The Machine Learning Center at Georgia Tech presents a seminar by Robert Nowak, a professor at the University of Wisconsin-Madison, where his research focuses on signal processing, machine learning, optimization, and statistics. The event will be held in the GTMI Auditorium from 12:15-1:15 p.m. and is open to the public.
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Ranking from Ratings and Comparisons
Ranking items based on ratings or pairwise comparisons is ubiquitous, with applications ranging from product recommendations to teaching evaluations. This talk describes ongoing research in two directions. First, I present a new approach to deriving confidence intervals tailored to rating systems using techniques from information theory, including Sanov and Csiszar inequalities. The new intervals are often considerably tighter than commonly used bounds such as Hoeffding and Bernstein inequalities. The utility of the new confidence intervals is illustrated with applications to recommender systems and multi-armed bandits. Second, I will discuss ranking algorithms based on adaptively collecting ratings or comparisons. Consider an algorithm that can draw samples from K unknown distributions. The goal is to order the distributions according to their (unknown) means using a minimal number of samples. This model encompasses many problems including best-arms identification in multi-armed bandits, noisy sorting and ranking, and outlier detection. Ranking urban scenes based on human-perceived safety motivates our work. A challenge in such applications is that correctly ordering distributions with nearly equal means is an expensive task (in terms of number of required samples). Moreover, it is arguably unnecessary to resolve the order of very similar distributions. This observation motivates the recovery of a partial ordering into clusters of distributions with similar means (e.g., safety ratings). Clustering requires locating large “gaps” in the ordered sequence of means, and I will focus on the fundamental problem of quickly finding the largest gap.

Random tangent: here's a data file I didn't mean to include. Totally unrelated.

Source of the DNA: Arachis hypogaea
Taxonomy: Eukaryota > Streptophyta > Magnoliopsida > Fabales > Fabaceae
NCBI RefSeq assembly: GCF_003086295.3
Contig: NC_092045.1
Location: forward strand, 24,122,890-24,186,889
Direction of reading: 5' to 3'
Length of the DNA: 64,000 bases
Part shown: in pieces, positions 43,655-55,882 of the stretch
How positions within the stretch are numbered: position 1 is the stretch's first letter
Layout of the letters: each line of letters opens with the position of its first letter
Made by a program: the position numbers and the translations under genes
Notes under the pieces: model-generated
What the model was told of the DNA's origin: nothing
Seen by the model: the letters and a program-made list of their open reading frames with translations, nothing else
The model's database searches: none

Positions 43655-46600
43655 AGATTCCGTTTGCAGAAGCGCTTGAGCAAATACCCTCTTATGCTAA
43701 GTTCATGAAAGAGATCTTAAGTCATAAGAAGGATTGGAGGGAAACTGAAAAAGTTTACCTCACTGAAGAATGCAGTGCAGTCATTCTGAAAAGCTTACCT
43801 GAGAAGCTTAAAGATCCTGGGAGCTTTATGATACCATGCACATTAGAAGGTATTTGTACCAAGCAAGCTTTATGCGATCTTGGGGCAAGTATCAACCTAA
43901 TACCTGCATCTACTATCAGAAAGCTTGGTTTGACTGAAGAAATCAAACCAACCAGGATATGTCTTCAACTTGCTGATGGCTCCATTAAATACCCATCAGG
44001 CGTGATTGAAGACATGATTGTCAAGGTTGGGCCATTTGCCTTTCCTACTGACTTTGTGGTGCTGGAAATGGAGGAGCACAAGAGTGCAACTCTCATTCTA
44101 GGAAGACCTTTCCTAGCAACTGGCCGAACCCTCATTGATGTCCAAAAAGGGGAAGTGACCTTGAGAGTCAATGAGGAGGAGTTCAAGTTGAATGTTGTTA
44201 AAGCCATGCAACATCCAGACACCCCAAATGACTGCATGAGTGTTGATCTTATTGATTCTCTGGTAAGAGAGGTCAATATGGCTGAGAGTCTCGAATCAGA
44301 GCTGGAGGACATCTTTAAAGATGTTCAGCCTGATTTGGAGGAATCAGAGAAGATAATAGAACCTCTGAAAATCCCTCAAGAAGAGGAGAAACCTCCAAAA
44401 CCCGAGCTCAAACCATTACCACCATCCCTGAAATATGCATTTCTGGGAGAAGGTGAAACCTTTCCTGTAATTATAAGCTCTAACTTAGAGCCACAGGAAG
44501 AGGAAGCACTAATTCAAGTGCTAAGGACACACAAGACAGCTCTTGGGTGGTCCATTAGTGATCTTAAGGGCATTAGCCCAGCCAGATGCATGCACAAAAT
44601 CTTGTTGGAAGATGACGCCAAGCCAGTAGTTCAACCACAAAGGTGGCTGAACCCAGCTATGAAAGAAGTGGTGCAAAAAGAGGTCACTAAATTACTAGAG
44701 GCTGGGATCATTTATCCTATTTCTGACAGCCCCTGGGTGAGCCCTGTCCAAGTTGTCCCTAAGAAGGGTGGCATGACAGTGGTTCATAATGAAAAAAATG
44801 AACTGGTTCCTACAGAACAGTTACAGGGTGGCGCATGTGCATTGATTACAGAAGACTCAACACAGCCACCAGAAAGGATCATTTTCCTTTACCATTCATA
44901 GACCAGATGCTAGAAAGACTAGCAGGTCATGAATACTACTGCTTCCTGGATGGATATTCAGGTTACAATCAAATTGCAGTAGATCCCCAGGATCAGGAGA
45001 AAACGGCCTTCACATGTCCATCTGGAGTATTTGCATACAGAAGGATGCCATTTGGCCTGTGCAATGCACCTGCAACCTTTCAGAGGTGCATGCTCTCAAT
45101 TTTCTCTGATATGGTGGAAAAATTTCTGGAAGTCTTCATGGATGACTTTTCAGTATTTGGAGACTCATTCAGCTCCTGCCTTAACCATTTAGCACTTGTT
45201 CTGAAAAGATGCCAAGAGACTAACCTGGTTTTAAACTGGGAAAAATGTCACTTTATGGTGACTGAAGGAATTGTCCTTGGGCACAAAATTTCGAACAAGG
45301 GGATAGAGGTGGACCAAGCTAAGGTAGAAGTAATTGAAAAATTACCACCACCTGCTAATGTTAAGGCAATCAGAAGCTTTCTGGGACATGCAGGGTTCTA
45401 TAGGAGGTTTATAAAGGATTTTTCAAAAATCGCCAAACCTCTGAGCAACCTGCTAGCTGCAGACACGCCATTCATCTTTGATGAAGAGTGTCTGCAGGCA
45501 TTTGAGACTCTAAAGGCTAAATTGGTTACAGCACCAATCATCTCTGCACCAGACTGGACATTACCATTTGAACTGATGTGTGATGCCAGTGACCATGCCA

Robert Nowak received the B.S., M.S., and Ph.D. degrees in electrical engineering from the University of Wisconsin-Madison in 1990, 1992, and 1995, respectively. He was a Postdoctoral Fellow at Rice University in 1995-1996, an Assistant Professor at Michigan State University from 1996-1999, held Assistant and Associate Professor positions at Rice University from 1999-2003, and is now the McFarland-Bascom Professor of Engineering at the University of Wisconsin-Madison. Professor Nowak has held visiting positions at INRIA, Sophia-Antipolis (2001), and Trinity College, Cambridge (2010). He has served as an Associate Editor for the IEEE Transactions on Image Processing and the ACM Transactions on Sensor Networks, and as the Secretary of the SIAM Activity Group on Imaging Science. He was General Chair for the 2007 IEEE Statistical Signal Processing workshop and Technical Program Chair for the 2003 IEEE Statistical Signal Processing Workshop and the 2004 IEEE/ACM International Symposium on Information Processing in Sensor Networks. Professor Nowak received the General Electric Genius of Invention Award (1993), the National Science Foundation CAREER Award (1997), the Army Research Office Young Investigator Program Award (1999), the Office of Naval Research Young Investigator Program Award (2000), the IEEE Signal Processing Society Young Author Best Paper Award (2000), the IEEE Signal Processing Society Best Paper Award (2011), and the ASPRS Talbert Abrams Paper Award (2012). He is a Fellow of the Institute of Electrical and Electronics Engineers (IEEE). His research interests include signal processing, machine learning, imaging, and network science, and applications in communications, bioimaging, and systems biology. His Google Scholar page contains further information about his research and publications.
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